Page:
May 19, 2006 update: MEMRI reveals today that Salah Sultan, a signatory of the above Fiqh Council of North America "fatwa" and a mainstay of the Islamist establishment in the United States, spoke two days ago on Al-Risala TV channel, where he blamed 9/11 on the U.S. government ("The entire thing was of a large scale and was planned within the U.S., in order to enable the U.S. to control and terrorize the entire world"). He also praised Abd Al-Majid Al-Zindani ("he is known worldwide for his refinement, virtue, and broad horizons"), although the U.S. government has categorized Al-Zindani as a "Specially Designated Global Terrorist" because of his loyalty to Osama bin Laden and his support of Al-Qaeda. Comment: Sultan's remarks reveal the so-called fatwa's real nature and purpose.
Salah Sultan on Al-Risala TV
Mar. 15, 2008 update: Two Saudi writers, Abdullah bin Bejad al-Otaibi and Yousef Aba al-Khail, have each called for a reconsideration of the Wahhabi notion that all non-Muslims are kafirs, prompting a top religious figure, Abdul-Rahman al-Barrak, to call for their deaths in a fatwa published on his website yesterday.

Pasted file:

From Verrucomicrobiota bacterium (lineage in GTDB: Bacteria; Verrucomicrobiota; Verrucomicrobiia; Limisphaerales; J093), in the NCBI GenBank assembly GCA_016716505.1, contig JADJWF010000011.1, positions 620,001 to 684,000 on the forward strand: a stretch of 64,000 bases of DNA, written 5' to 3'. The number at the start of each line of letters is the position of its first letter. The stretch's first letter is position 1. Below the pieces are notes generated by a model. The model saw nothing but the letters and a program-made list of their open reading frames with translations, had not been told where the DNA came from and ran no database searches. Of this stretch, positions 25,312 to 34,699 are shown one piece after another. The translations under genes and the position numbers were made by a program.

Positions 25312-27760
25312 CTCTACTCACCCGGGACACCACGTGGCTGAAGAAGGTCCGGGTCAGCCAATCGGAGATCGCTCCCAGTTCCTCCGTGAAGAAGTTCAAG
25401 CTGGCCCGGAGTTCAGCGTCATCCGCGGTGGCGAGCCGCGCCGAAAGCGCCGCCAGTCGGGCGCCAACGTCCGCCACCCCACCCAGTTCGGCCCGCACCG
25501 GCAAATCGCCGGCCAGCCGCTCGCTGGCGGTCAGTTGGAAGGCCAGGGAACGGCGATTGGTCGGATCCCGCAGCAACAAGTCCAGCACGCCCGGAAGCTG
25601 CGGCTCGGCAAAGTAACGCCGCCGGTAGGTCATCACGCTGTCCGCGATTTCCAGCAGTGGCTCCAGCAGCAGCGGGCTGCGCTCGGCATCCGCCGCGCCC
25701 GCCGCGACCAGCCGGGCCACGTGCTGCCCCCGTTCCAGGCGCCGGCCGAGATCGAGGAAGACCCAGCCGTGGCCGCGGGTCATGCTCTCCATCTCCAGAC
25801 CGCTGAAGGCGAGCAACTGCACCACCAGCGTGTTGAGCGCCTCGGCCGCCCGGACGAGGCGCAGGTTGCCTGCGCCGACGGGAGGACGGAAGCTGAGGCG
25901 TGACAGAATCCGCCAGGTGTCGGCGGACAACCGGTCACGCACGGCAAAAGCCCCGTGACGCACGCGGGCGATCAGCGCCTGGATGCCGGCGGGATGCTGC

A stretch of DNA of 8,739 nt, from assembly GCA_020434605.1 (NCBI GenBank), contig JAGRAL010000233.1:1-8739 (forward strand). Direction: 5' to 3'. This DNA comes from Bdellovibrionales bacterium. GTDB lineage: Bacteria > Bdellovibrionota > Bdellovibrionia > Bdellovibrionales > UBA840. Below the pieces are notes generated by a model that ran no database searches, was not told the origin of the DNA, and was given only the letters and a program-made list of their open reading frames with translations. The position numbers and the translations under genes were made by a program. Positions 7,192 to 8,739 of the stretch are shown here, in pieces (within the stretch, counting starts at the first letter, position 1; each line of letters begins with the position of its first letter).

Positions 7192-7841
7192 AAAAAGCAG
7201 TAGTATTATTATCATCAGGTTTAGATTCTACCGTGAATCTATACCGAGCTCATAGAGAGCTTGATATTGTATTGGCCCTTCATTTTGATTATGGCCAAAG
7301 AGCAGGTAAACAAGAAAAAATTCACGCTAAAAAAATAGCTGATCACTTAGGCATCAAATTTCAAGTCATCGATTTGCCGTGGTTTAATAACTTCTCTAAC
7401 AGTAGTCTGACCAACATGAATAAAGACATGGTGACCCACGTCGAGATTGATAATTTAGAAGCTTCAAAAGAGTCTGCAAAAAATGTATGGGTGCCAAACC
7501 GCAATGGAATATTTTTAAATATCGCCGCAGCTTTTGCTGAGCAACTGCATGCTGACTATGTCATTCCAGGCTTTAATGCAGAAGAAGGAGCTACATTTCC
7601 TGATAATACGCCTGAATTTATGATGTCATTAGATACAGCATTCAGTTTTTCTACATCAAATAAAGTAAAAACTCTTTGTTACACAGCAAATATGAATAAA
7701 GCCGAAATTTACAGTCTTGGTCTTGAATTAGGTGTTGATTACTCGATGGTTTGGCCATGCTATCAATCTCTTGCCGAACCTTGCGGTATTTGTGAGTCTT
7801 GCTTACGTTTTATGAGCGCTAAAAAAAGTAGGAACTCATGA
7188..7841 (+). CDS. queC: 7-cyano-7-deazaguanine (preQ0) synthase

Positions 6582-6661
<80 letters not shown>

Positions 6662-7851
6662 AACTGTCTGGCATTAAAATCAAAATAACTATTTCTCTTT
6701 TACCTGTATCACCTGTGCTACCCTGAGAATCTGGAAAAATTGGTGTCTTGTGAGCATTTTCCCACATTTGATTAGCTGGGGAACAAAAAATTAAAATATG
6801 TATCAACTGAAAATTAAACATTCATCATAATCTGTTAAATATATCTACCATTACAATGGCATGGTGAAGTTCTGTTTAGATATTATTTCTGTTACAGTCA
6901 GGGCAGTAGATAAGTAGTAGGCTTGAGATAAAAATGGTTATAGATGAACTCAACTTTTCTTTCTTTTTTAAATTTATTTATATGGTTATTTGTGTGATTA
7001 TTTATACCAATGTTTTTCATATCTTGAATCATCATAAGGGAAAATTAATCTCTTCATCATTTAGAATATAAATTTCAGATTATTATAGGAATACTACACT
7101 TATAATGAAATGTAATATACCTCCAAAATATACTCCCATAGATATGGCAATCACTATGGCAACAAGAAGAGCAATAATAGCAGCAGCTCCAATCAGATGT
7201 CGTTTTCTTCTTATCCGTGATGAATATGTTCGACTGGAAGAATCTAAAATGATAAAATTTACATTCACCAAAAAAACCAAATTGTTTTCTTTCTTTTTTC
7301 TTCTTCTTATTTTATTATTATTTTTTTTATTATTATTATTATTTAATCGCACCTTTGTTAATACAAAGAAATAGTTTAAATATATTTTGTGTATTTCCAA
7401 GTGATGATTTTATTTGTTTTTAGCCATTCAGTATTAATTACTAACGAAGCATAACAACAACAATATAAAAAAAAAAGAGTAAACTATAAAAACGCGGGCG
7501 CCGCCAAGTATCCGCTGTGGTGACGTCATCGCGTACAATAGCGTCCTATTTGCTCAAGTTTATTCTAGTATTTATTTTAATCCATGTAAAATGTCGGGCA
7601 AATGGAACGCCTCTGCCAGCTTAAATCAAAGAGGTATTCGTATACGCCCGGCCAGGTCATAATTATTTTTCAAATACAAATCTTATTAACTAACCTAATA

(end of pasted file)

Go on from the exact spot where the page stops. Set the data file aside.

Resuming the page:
Anyone who claims this has refuted Islam and should be tried in order to take it back. If not, he should be killed as an apostate from the religion of Islam. It is disgraceful that articles containing this kind of apostasy should be published in some papers of Saudi Arabia, the land of the two holy shrines [i.e., Mecca and Medina]. The rulers should hold these papers to account ... and all those who took part in the publication should know they were involved in the sin of heretical articles.
Al-Otaibi said he feared for his life and called on government to act. Aba al-Khail decried the fatwa: "If this is allowed to pass, this country will be transformed into an arena of bloodshed. It will be chaos."
Jan. 11, 2009 update: For a benign reference to "unbelievers" by a New Mexico Girl Scout troop, see "Boy Scouts and Girl Scouts Promote Radical Islam."
Related Topics: Muslims in the West, Radical Islam, Terrorism